No part of Section 190 discloses a requirement for any application of mind beyond this bare minimum requirement. Despite this, the Supreme Court still ends up reading much more into the stage of taking cognizance all too often. In Sukumar, for instance, the Court went ahead and sought to differentiate the “mere” taking of cognizance from “actual cognizance” — whatever that meant. Now, in Wodeyar, the Court has suggested that in cases instituted on a police report, it is “not obligatory for the [court] to issue a fully reasoned order if it otherwise appears that the [court] has applied his mind to the material.” Implying, thus, that in cases other than those instituted on a police report, the cognizance order must contain fully fleshed out reasons.

Why, then, does the Supreme Court confuse us (and itself) on the point of cognizance? At the heart of this issue lies, what appears to me, a conflation of the stage of taking cognizance and the stage of issuing summons to an accused person to face trial. The former falls under section 190 Cr.P.C., the latter under Section 204 Cr.P.C., and the text of these provisions makes apparent that there is a different legal inquiry underlying both stages. Cognizance, as was mentioned above, is a minimal threshold for the case to cross, but the stage of summoning requires a court to form an opinion whether “sufficient” grounds exist to proceed further in the case and summon a proposed accused. 

When dealing with police cases, courts almost always deal with both stages together in one order which contains bare reasons, if any — if a court takes cognizance, it is presumed that the police investigation would have furnished sufficient grounds to proceed further and summon the accused, so courts do exactly that. A similar exercise ends up taking place where complaints are filed by public servants, in respect of which there is no requirement for courts to record pre-summoning evidence before considering whether an accused ought to be summoned. The only situations where trial courts end up clearly delineating the cognizance and summoning stages end up being those cases which are instituted upon private complaints, because the journey from cognizance to the summoning order involves a necessary stop for recording pre-summoning evidence. 

Both cognizance and summoning are stages that take place without the accused in the room — it is either the police / prosecutor, or the complainant’s counsel, who are present to assist the court in forming an opinion. Which explains why accused persons often end up challenging these orders before superior courts, and why superior courts insist upon judges to properly apply their mind to the issue at hand. However, this cannot result in superior courts demanding trial courts to do more than the statute itself asks, only to be satisfied about the propriety of proceedings below.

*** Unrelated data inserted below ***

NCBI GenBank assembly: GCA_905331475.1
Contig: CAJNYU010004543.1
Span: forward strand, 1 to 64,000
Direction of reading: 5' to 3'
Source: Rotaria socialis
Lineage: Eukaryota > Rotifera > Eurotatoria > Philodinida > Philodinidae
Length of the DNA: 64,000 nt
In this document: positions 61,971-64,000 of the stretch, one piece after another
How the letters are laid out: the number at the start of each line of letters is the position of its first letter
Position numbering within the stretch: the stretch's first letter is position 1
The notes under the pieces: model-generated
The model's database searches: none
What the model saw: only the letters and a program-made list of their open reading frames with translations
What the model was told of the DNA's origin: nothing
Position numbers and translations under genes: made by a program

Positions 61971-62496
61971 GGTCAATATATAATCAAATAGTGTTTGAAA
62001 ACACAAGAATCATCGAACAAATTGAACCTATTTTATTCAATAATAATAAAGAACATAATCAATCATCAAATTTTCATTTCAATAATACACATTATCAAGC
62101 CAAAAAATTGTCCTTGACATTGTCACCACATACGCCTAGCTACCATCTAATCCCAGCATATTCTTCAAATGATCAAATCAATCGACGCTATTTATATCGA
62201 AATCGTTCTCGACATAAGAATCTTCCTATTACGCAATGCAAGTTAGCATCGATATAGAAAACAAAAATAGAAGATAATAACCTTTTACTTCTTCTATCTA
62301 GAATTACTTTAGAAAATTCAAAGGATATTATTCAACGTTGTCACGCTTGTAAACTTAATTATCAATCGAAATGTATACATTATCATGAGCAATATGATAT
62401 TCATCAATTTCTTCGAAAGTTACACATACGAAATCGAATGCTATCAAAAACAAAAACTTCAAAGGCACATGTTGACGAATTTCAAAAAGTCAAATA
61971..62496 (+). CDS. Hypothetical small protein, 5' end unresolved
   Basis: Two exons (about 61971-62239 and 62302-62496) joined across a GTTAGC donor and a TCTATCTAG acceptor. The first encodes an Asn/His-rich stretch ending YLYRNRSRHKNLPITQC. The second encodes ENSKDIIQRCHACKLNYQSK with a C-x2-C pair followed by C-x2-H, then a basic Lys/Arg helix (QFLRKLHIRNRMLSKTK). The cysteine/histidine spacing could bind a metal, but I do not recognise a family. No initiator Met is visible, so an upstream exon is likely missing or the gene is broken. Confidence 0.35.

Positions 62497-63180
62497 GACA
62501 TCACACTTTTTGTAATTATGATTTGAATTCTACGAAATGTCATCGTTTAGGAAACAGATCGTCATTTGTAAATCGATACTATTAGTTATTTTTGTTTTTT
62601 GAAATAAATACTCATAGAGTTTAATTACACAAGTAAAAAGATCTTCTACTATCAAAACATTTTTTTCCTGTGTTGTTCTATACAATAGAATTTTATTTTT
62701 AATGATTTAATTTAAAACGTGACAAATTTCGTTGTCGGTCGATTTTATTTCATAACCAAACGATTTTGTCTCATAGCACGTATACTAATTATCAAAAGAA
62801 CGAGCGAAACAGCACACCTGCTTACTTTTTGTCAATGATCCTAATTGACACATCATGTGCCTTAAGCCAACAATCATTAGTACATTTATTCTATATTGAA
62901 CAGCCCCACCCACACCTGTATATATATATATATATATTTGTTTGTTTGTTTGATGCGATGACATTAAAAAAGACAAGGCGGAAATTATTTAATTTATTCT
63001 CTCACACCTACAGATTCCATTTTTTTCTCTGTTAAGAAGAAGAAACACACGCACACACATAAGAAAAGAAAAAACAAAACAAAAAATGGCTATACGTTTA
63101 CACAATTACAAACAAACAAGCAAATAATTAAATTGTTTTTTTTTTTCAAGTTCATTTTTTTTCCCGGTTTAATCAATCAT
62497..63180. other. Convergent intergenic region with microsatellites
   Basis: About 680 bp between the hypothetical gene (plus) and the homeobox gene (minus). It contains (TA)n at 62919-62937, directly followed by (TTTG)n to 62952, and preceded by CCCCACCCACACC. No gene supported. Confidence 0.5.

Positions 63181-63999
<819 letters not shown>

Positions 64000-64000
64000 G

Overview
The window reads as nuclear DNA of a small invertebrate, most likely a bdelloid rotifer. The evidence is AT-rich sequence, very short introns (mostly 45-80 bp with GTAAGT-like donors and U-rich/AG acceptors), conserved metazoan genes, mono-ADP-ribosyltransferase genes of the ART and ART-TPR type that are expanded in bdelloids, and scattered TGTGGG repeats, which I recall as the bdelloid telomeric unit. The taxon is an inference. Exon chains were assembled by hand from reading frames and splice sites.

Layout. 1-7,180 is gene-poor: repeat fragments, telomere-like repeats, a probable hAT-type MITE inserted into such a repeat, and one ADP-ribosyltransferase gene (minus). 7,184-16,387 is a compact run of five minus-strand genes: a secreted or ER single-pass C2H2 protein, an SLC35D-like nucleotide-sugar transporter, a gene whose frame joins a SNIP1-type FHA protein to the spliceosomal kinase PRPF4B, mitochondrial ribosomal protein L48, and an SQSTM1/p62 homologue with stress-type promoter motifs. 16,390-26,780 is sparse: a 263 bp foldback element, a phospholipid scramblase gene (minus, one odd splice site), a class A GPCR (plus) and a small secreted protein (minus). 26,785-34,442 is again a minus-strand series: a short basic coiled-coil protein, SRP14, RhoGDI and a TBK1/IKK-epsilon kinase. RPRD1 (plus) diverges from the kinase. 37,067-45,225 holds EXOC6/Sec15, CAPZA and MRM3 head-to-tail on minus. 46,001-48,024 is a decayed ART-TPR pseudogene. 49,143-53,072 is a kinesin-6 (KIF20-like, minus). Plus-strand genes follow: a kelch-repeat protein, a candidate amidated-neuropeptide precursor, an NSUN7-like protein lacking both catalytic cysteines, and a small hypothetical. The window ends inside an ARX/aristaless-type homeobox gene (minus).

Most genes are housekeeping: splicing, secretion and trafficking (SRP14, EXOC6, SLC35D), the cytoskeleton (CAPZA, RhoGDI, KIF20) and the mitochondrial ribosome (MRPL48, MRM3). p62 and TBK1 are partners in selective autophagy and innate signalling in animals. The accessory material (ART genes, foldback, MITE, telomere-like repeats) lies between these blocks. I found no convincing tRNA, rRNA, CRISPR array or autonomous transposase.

Unfortunately, this is exactly what has happened in Wodeyar. Here, the Petitioner contended that the order taking cognizance was vitiated as it suffered from a non-application of mind by the judge. Since the case was instituted on a police report, the court had done the usual thing of taking cognizance and issuing summons by the same order. This appears to have affected the nature of arguments at both the High Court and the Supreme Court levels as the Petitioner raised a generic plea that the order suffered from non-application of mind [Note: there were also separate grounds assailing the cognizance order claiming it was contrary to the statutory provisions, which I do not discuss here]. 

While the High Court managed to retain the distinction between the two stages in its reasoning, the Supreme Court lost the plot. Prior precedent which explained the kind of application of judicial mind required for issuing summons — Pepsi Foods, Mehmood Ul Rehman, Sunil Bharti Mittal etc. — has resultingly been imported into the domain of taking cognizance, requiring trial courts to do much more than the letter of the law seems to require. By creating this mess about requiring detailed reasons or not depending on the kind of case, the Court has not only created confusion for trial courts, but also opened avenues for more litigation on preliminary issues. Where on the one hand the Court appeared to close doors for such litigation which inevitably delays the trial process, it has simultaneously opened new doors for curious (and well-heeled) litigants to explore. 

Conclusion